Realistic Cigar Pens

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Introduction: Realistic Cigar Pens

About: Engineer by trade, amateur woodworker and author in the off-hours. Most commonly, I build flag boxes for retiring military members and occasionally gifts and furniture when the opportunities arise. Outside of …

There is no shortage of wide-barreled cigar pens and their even larger screw-capped cousins available to the apprentice woodturner, so in order to make a pen stand out you need to provide some real creativity. Modifying the metal parts, changing the profiles, and building up blanks consisting of many colors, woods and castings are certainly all viable strategies, but have you changed the true form of a pen?

It's time to make one look like a real, lit cigar!

Construction-wise, these aren't too much more difficult than a normal pen, although they are ideally turned on a closed mandrel. I don't have one of those in my arsenal yet, so I used a Vicmarc chuck with extended jaws and a standard pen mandrel with extra pressure.

Supplies

Basic pen-turning setup:

lathe

https://www.pennstateind.com/store/PENPALSS.html

core set of turning chisels

pen mandrel

https://www.pennstateind.com/store/PKMBLB2.html

pen kit of choice, along with the bushings/drill bits to match

https://www.woodcraft.com/products/navigator-screw...

Wood turning blanks large enough for the barrel, at least 7/8" square

-body

-cutoff for burning embers

-cutoff for ash

Optional: Dremel rotary tool to form ash

Step 1: Assembling the Blank

Starting this adventure requires a little prep on the blank. Choose a body that resembles tobacco leaves, ideally a medium-brown wood with plenty of figure. Square off the sides and ends.

Because we want to give the pen the appearance of being lit, we will need to add some material to the end. To do this, I went to the box of leftovers and used a 1/8" layer of double-dyed black/red stabilized burl for the embers and some dark buckeye for the ash, since it is the closest you can get to gray. The length is up to you but ~3/8" seems to look good. Trim these down and assemble with some high-strength glue that will react well with the stabilized blanks.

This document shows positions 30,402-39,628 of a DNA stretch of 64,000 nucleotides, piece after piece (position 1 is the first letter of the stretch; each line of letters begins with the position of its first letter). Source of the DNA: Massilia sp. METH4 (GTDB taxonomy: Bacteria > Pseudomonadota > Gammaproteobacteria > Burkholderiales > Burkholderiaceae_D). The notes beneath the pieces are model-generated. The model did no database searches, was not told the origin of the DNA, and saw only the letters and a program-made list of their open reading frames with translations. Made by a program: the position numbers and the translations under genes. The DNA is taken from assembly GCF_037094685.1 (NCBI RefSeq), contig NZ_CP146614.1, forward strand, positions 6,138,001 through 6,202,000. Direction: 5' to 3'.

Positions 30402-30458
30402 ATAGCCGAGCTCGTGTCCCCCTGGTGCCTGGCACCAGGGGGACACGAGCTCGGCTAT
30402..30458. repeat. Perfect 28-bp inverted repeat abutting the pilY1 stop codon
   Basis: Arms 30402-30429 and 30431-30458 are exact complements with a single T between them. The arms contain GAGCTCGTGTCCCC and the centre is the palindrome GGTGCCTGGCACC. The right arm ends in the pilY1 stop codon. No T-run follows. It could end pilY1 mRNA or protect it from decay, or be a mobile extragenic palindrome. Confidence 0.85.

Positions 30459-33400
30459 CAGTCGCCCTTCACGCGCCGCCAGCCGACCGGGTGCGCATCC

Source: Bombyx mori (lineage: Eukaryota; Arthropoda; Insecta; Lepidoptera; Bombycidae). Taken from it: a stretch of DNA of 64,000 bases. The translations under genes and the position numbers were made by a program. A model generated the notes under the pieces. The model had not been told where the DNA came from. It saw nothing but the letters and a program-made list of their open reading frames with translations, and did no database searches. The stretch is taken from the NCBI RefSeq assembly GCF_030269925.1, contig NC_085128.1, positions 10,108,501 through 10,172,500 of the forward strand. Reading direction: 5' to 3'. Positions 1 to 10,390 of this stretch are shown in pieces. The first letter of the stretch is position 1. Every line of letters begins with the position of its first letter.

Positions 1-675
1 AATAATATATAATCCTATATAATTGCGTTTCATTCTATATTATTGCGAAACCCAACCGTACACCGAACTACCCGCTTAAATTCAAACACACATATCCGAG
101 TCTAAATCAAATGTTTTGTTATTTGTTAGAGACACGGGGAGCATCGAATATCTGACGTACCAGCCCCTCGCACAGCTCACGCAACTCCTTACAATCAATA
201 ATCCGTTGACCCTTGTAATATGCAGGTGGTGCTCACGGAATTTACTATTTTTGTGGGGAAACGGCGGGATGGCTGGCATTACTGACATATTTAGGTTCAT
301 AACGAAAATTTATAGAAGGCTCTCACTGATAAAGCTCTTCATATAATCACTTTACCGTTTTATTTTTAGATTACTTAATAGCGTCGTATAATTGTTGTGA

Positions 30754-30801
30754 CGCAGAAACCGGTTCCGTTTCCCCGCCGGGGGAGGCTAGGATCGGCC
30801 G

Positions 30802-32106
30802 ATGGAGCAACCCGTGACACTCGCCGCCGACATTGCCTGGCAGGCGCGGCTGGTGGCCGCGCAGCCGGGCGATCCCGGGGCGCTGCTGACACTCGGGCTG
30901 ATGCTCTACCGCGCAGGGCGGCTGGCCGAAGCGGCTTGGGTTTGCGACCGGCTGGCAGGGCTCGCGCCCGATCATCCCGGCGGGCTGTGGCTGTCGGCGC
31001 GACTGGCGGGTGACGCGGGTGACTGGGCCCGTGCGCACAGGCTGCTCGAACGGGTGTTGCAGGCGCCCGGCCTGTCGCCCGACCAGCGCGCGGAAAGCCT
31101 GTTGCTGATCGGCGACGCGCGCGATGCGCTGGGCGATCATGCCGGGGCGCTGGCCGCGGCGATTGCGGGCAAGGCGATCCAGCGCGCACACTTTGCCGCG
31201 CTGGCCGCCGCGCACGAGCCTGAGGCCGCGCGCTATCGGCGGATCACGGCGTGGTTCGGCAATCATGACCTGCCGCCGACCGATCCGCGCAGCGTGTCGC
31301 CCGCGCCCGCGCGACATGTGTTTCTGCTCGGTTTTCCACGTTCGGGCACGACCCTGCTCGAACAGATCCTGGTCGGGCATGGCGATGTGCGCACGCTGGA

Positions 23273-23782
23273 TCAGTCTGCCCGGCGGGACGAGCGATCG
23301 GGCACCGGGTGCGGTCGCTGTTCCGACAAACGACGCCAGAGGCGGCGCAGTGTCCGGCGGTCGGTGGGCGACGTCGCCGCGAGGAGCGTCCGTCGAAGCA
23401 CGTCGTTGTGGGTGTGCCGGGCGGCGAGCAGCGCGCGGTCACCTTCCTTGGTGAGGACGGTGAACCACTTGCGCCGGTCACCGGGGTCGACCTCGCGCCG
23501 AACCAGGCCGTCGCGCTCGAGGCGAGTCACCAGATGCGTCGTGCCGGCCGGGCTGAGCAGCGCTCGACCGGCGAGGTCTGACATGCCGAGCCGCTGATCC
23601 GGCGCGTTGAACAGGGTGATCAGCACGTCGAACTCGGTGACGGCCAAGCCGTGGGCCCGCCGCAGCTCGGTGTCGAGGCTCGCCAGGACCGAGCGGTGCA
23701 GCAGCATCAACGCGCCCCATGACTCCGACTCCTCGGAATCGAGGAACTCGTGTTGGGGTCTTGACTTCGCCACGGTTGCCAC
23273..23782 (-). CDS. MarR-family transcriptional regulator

Step 2: Shaping the Blank

If you have a closed-end mandrel, this is where our paths diverge and you can take the easy road. Ideally, you'd split the blank to make room for the brass inserts, drill each piece on a press and then move to the lathe.

As an alternative method and since the blank was a little long, I started on the lathe. Mark the blank's center and trim the corners. Clamp the end of the blank in the chuck and center it on the tail.

Shaping the blank is easy, you just need a uniform cylinder. Remove the material slowly so you don't take too much, then sand it until you like the look. I usually go up past 1000x, then add sanding wax to get an even shine.

Once there, use the Dremel and a round bit to chew up the buckeye ash at the end. There's no pattern to follow, you just need to deform it a little.

At this point I used a razor saw to split the blank. This was my solution to get a small kerf and have the grain marry back up after assembly. I've had more successful attempts but I think this is better than cutting the blank on a miter saw and losing 3/32" of grain structure.

Step 3: Drilling for the Brass Centers

As I mentioned, this part is just as easily done on a drill press, but I wanted to push the limit on how well aligned I could get the blanks. Wrap the finished blank in a single-layer show towel and secure it back in the chuck.

Pen turning gives you no shortage of crazy-sized bits to fit the outside of the brass tubes. For this project, we also need a step down to sink and conceal the center band and provide for the extended depth required for the spring behind the pen mechanism.